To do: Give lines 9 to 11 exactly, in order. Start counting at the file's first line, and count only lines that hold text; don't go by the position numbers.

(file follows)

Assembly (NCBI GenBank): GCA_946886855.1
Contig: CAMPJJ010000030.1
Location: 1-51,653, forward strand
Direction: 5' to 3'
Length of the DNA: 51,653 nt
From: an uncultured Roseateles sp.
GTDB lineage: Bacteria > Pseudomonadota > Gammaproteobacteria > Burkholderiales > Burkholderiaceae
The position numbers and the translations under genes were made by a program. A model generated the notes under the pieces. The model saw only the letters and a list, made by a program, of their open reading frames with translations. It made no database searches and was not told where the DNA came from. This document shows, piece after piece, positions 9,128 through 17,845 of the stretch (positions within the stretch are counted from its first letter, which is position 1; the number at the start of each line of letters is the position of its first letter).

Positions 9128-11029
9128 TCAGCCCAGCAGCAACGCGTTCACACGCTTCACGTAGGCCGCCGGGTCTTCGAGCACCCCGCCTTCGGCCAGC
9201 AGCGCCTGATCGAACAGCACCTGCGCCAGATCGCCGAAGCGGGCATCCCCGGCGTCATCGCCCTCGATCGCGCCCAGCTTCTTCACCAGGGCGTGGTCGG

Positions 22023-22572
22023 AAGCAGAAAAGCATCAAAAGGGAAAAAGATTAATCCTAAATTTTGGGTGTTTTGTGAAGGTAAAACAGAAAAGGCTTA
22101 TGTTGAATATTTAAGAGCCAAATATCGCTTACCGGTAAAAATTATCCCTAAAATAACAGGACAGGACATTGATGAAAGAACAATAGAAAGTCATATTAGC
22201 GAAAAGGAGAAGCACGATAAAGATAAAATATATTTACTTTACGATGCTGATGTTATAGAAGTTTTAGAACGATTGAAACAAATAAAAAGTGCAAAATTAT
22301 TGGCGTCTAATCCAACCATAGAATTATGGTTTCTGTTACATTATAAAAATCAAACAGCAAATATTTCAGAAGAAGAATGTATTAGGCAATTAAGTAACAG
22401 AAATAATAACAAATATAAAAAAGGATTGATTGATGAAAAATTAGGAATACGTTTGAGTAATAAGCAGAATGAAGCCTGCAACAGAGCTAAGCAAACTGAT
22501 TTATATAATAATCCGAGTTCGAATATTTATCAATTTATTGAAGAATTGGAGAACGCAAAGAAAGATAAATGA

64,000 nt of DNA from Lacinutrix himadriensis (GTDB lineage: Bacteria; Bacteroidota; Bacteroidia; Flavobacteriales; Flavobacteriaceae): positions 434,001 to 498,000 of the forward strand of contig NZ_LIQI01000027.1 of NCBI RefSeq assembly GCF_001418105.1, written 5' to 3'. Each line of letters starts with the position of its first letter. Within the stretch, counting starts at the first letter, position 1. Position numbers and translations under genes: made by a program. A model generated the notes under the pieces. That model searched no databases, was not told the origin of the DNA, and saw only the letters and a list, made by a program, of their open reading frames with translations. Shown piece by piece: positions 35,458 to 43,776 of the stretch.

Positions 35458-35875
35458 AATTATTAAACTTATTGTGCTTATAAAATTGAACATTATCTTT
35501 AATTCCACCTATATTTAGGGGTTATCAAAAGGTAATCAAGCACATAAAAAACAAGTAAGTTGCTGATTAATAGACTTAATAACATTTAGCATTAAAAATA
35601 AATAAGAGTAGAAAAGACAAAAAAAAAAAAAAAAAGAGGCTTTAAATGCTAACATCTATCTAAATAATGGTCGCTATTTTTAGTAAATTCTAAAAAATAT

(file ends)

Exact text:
Positions 9128-11029
9128 TCAGCCCAGCAGCAACGCGTTCACACGCTTCACGTAGGCCGCCGGGTCTTCGAGCACCCCGCCTTCGGCCAGC
9201 AGCGCCTGATCGAACAGCACCTGCGCCAGATCGCCGAAGCGGGCATCCCCGGCGTCATCGCCCTCGATCGCGCCCAGCTTCTTCACCAGGGCGTGGTCGG